Call Me by Your Name tells the story of seventeen-year-old Elio Perlman (Timothée Chalamet) who experiences the inimitable euphoria of falling in love for the first time and the inevitable heartbreak that follows. The summer romance he shares with another man lasts only six short weeks. Directed by Luca Guadagnino (I Am Love and A Bigger Splash), the film is an adaptation of André Aciman’s 2007 coming-of-age novel, translated for the screen by James Ivory. This stunning, arthouse film is set in the early 80’s in an unspecified location in Northern Italy. Much like Moonlight, 2016’s success story for gay cinema, Call Me by Your Name earned numerous nominations from some of the most prestigious film awards, including four Academy Award nominations. On paper, the film is everything that a young, gay man would expect to capture and break his own heart.
Italian-American Elio is a musical prodigy who speaks three languages. He spends his summers in Italy reading profound literature, transcribing classical music and composing different styles of Bach on piano. He had a loving relationship with his parents, they are a family of intellectuals. Elio states they are the only Jewish family in the region and they keep their religion discrete. Every summer his father, Professor Perlman (Michael Stuhlbarg), selects a graduate student to come live with the family and assist him with his research. This particular summer the indisputably handsome, self-assured Oliver (Armie Hammer) is selected. Oliver is an archaeologist with an incredible academic and philosophical mind and a habit of leaving conversations with a dismissive “Later.” It is Oliver’s arrival that awakens something inside of Elio. Oliver breathes life into his summer and awakens his dormant sexuality. It is unfortunate that the introduction of Hammer’s Oliver has quite a different effect on the viewer.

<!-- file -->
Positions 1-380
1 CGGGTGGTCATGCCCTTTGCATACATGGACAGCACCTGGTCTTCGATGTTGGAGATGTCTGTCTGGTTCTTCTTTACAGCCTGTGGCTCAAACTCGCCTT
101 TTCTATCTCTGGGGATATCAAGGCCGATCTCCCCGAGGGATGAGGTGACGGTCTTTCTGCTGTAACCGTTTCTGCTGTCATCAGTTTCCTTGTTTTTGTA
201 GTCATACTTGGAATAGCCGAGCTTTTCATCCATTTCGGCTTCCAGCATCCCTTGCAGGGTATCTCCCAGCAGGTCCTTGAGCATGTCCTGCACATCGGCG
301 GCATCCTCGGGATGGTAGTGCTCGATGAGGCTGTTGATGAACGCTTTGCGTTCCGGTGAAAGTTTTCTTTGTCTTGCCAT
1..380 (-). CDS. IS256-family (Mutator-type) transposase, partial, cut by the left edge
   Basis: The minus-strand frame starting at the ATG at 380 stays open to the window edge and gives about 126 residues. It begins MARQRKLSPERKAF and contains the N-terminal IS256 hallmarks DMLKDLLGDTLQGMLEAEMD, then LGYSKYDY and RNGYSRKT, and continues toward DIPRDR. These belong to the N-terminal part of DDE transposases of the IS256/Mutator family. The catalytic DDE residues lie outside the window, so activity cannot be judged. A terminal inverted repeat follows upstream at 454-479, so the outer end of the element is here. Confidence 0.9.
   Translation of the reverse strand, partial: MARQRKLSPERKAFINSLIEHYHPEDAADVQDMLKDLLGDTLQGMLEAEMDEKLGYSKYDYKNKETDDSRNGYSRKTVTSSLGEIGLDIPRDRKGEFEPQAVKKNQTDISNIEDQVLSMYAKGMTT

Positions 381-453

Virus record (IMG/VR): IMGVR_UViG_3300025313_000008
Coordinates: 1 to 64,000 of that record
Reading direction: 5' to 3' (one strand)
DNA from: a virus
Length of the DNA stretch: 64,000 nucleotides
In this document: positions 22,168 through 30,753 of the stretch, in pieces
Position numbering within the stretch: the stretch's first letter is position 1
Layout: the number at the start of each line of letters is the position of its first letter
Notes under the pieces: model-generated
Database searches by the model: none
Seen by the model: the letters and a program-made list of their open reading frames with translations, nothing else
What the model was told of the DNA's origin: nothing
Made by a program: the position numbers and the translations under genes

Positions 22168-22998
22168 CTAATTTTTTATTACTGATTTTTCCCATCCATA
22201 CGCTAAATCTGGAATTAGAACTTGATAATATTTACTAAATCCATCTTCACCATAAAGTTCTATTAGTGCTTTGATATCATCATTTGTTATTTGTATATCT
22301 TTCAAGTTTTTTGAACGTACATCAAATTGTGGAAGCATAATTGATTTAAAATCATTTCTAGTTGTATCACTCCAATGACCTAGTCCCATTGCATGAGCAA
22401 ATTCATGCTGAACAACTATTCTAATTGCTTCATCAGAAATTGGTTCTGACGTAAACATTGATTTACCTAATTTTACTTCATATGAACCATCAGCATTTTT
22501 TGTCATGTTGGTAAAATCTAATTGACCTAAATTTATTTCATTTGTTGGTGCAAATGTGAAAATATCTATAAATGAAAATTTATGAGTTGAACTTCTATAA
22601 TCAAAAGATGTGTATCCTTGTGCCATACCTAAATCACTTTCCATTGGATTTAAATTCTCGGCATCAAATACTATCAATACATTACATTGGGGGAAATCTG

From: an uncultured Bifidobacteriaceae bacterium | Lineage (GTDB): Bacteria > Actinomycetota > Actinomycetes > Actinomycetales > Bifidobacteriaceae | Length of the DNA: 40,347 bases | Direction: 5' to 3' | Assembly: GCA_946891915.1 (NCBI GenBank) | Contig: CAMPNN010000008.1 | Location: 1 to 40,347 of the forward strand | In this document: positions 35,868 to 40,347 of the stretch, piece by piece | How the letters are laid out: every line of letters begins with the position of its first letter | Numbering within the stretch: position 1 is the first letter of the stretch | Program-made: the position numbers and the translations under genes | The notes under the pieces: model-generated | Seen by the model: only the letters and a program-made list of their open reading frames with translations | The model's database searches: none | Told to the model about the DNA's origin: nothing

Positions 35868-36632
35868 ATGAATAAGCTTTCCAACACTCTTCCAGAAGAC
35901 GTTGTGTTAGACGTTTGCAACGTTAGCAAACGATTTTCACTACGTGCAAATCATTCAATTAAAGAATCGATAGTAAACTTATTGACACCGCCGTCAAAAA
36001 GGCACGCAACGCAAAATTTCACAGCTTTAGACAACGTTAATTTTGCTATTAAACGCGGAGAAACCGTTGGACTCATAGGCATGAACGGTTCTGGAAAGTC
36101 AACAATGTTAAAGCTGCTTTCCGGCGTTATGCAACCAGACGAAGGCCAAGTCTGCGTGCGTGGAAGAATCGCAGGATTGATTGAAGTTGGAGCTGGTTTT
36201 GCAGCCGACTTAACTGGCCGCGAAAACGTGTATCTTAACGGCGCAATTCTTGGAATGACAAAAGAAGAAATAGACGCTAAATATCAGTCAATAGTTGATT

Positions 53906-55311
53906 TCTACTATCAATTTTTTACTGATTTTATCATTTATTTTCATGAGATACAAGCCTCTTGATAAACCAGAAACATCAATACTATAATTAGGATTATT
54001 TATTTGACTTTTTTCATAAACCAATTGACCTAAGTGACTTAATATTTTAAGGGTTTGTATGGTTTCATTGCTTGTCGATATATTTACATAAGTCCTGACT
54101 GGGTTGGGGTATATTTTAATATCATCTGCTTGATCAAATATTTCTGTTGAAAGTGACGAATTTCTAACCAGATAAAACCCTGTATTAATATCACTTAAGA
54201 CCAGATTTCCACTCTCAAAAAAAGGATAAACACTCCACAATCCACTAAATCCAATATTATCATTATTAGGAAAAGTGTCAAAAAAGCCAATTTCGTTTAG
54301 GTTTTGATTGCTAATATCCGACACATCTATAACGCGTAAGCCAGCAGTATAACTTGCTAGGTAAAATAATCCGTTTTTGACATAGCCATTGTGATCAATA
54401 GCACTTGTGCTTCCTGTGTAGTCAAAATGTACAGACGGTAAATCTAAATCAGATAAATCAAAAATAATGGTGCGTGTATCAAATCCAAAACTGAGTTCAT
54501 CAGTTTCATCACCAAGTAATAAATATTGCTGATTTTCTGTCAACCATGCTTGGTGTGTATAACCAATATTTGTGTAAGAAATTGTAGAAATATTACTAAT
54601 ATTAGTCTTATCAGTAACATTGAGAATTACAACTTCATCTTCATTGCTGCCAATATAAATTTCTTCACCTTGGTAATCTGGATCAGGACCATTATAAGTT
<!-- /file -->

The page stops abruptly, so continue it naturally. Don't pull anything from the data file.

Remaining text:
From the moment Oliver steps out of a car in his billowy shirt with exposed, never-ending legs, it is apparent there is something jarring about the casting of Hammer. Though Hammer’s performance certainly captures the cockiness of Oliver, it isn’t quite powerful enough to distract viewers from the fact that once again a film with a same-sex couple at its heart has decided to cast two straight actors in the leading roles. Oliver is the third character that Hammer has portrayed in a same-sex relationship, like fellow actor James Franco he has been accused of queerbaiting LGBT audiences to prove himself as a progressive actor.